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New books published to celebrate the Ginastera centenary in 2016 have included a collection of essays exploring his final years in Switzerland.

The centenary of Alberto Ginastera in 2016 saw a worldwide wave of performances, new recordings and books celebrating his life and music. Though best known as a leading Argentine-born composer, he also spent significant creative periods in the USA and Switzerland. This final phase of his life, living in Geneva with his second wife Aurora Nátola between 1971 and his death in 1983, is explored in a new collection of essays and documents. Ginastera in Switzerland is published by the Paul Sacher Foundation in collaboration with Boosey & Hawkes (978-1-78454-283-2, £19.99).

This focus on Ginastera’s late period surveys the significant shifts in his life as a composer, finding a new financial and emotional stability with cellist Aurora Nátola, travelling widely to attend performances, moving closer to the world of conductors and instrumentalists and further from the European avant-garde, and reconnecting with his roots in Latin America and Catalonia. The six essays embrace works including Milena and String Quartet No.3, the composer’s friendship with Paul Sacher, his approach to nationalism in his final years, the contents of his Geneva library, and the curious story of an arrangement of Ginastera’s Toccata concertata from Piano Concerto No.1 by Emerson, Lake & Palmer.

A German language version of Ginastera in Switzerland has been published in collaboration with Schott Music, and the first German biography of the composer written by Volker Tarnow is released shortly. This volume, entitled Ginastera and the Eldorado of Music, contains analytical discussions of all his works, a generous collection of photos and a detailed catalogue. His music is placed in the context of pre-Columbian themes, the folk traditions of the Gauchos, avant-garde contemporary music, and the seeming conflict between his spirituality and the violent expressionism of his stageworks.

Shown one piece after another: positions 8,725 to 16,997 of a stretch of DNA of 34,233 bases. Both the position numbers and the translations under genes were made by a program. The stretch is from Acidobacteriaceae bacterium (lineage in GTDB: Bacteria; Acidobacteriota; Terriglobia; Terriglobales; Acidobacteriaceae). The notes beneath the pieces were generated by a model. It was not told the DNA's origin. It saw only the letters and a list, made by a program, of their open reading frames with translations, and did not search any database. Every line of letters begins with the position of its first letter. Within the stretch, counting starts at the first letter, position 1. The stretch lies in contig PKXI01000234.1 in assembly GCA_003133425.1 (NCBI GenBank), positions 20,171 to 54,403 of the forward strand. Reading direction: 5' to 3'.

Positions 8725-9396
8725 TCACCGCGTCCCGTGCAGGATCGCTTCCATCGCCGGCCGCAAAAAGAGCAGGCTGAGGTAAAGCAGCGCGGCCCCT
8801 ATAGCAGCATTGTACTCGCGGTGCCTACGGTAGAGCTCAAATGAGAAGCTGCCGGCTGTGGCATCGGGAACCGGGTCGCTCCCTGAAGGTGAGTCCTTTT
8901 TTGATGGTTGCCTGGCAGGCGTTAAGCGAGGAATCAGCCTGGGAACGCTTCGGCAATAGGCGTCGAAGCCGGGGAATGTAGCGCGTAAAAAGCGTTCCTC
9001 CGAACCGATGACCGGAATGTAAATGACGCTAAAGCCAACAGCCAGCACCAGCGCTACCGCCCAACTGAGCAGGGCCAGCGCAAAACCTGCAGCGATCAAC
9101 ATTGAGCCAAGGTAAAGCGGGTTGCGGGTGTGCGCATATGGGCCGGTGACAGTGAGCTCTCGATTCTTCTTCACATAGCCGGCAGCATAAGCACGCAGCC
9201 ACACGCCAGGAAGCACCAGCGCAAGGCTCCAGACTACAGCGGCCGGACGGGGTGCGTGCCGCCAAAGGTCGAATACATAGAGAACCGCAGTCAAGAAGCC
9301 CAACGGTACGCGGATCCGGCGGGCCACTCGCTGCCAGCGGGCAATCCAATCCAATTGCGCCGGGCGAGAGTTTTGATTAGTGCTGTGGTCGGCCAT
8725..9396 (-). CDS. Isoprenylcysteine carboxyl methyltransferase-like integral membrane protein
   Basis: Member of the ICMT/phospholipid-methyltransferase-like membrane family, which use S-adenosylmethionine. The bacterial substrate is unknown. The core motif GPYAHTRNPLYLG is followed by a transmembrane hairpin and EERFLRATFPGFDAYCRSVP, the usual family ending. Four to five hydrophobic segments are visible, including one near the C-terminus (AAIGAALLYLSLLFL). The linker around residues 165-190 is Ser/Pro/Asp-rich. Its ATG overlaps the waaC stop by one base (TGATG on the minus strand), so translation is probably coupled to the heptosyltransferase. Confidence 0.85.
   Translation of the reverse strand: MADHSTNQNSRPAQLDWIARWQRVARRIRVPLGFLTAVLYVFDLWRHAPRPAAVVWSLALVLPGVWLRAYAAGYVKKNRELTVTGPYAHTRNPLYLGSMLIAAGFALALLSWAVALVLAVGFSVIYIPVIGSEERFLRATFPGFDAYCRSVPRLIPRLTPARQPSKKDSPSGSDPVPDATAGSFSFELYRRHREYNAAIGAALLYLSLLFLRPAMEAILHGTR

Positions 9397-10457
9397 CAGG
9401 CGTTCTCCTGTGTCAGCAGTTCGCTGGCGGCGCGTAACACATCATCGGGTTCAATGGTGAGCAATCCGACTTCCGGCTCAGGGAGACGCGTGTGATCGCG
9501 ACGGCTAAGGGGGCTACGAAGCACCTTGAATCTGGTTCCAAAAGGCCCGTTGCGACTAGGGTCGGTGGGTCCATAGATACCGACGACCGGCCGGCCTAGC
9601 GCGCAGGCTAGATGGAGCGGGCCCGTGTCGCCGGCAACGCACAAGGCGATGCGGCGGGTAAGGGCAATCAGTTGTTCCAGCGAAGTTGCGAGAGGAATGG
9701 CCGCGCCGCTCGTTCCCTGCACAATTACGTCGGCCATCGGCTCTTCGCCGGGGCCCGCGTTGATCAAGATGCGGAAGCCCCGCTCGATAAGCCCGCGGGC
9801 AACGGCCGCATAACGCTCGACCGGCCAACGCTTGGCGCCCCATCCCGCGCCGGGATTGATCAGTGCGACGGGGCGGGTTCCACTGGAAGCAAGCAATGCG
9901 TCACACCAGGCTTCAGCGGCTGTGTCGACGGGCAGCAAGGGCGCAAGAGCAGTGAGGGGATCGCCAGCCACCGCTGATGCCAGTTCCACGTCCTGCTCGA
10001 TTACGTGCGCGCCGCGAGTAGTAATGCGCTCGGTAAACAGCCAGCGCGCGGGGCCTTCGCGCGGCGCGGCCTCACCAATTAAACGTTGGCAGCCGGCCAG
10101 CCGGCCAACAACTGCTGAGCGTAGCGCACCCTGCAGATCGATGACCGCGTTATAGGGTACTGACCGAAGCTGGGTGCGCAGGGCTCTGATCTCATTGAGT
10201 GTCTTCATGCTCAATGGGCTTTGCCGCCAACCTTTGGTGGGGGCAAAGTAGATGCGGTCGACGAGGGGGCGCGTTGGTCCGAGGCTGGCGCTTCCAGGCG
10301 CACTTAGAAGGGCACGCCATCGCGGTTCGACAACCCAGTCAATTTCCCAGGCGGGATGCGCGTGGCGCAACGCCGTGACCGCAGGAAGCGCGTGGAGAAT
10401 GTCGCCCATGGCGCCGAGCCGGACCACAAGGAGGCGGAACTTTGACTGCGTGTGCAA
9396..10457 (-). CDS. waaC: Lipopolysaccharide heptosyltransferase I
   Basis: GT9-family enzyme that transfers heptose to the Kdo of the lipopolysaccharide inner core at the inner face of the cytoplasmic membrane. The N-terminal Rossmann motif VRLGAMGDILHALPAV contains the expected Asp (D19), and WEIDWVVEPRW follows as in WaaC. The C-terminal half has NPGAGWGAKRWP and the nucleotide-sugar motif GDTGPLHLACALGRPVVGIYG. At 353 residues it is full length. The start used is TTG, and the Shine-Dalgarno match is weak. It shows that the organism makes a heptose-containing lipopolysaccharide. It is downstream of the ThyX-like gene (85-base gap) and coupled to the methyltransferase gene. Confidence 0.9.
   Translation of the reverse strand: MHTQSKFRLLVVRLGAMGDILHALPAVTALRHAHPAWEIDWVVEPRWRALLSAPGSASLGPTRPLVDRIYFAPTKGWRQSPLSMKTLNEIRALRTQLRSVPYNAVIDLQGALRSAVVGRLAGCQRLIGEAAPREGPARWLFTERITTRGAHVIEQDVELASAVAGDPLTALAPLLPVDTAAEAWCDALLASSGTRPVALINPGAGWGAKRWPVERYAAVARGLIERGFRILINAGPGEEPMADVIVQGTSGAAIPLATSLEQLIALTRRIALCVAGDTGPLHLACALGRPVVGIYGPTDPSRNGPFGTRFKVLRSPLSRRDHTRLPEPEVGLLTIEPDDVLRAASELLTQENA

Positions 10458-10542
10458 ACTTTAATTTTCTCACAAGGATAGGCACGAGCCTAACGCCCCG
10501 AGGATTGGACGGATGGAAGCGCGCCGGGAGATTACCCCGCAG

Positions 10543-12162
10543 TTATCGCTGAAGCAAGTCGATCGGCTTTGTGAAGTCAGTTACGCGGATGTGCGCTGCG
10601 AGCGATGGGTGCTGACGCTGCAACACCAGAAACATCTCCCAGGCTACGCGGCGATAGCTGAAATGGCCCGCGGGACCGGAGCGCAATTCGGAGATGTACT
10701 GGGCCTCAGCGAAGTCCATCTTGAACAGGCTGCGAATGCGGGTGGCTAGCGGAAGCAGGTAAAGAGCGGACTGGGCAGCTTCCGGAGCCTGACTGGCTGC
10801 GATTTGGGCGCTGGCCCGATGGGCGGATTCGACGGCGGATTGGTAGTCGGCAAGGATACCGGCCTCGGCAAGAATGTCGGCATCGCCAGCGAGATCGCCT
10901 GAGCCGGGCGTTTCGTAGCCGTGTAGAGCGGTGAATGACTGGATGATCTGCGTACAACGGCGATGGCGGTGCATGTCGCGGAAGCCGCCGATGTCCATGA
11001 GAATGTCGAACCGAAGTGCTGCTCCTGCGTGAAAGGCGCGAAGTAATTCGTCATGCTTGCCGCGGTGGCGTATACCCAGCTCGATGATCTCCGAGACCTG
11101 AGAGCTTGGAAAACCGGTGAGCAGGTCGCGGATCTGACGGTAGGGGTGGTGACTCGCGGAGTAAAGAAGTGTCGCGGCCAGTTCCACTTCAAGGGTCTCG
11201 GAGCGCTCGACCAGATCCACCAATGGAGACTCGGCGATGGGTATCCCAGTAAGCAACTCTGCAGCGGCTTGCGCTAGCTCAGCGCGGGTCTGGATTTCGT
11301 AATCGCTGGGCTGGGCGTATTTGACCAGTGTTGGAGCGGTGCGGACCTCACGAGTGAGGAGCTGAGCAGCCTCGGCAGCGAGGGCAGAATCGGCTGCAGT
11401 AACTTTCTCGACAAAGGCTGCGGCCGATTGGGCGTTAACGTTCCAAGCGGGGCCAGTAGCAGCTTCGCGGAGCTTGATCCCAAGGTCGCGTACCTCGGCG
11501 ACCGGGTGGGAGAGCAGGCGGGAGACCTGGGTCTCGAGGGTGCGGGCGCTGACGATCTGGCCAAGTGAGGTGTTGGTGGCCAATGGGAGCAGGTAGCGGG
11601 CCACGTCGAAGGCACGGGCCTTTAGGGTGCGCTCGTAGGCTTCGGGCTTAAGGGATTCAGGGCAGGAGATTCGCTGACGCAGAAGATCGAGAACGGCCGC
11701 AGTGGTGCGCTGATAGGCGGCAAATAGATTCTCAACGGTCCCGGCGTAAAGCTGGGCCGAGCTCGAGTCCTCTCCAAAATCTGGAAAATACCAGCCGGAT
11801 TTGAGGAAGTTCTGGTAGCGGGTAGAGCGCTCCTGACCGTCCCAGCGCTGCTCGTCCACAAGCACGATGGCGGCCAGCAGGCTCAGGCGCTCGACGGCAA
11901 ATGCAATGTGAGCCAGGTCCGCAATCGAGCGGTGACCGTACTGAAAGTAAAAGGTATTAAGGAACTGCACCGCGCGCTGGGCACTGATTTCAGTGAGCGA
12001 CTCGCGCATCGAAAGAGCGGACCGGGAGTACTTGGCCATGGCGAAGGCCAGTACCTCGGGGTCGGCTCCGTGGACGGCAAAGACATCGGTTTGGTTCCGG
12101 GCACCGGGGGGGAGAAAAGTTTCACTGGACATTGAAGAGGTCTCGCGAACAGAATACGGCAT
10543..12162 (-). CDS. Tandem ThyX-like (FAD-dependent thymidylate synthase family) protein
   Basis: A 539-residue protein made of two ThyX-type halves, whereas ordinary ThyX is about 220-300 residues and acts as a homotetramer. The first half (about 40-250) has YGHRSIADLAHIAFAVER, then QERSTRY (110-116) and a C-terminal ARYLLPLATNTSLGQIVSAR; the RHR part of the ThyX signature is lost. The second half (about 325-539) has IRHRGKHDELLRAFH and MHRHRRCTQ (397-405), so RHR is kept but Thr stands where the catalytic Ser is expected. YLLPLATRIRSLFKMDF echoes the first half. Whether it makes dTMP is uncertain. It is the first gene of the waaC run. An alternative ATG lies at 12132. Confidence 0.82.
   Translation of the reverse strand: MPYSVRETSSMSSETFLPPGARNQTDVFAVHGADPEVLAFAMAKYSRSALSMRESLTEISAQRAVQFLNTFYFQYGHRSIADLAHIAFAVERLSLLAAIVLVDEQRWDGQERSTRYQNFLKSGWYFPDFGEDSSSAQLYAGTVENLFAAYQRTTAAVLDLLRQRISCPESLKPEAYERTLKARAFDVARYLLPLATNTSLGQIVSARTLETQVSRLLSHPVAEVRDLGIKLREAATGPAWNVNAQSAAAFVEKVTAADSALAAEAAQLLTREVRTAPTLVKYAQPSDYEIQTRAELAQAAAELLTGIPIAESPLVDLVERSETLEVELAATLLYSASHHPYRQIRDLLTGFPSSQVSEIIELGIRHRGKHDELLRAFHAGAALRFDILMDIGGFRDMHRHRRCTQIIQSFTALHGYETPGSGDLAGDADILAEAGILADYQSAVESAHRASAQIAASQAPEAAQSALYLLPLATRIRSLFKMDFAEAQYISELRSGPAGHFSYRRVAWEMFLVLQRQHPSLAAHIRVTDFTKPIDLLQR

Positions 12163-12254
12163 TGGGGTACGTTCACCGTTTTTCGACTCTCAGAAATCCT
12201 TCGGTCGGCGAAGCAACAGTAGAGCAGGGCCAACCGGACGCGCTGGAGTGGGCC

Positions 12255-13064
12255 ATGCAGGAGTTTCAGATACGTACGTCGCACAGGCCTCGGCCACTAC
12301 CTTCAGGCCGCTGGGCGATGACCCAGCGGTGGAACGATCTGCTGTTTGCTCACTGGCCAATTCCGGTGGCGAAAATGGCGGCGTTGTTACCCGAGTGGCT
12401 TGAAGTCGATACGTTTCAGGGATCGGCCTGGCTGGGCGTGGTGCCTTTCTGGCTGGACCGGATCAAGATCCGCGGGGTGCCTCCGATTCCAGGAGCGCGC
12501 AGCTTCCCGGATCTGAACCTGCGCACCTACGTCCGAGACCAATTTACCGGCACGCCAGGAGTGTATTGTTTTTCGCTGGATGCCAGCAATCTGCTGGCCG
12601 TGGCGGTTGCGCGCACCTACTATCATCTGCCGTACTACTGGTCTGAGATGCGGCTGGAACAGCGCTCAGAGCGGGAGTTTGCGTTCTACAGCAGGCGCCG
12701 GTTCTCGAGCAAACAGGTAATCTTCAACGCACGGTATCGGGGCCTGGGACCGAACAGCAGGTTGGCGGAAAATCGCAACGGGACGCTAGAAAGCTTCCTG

The Ginastera centenary brought over 600 performances around the world, seeing his Harp Concerto competing with Dances from Estancia as most programmed work. Highlights included a staging of his opera Beatrix Cenci in Buenos Aires, together with a ten-concert series at the Teatro Colón. Additionally, Christopher Wheeldon’s ballet choreography of Estancia was toured by New York City Ballet to the Châtelet in Paris, and several artists, ensembles and presenters joined the celebration with specially curated series focused on Ginastera’s works, including the West-Eastern Divan Orchestra and Daniel Barenboim, São Paulo Symphony Orchestra, LA Philharmonic and Gustavo Dudamel, and Chamber Music Society of Lincoln Center. A new staging of his opera Bomarzo directed by Pierre Audi is unveiled at the Teatro Real in Madrid on 24 April, travelling on to Dutch National Opera in a future season.

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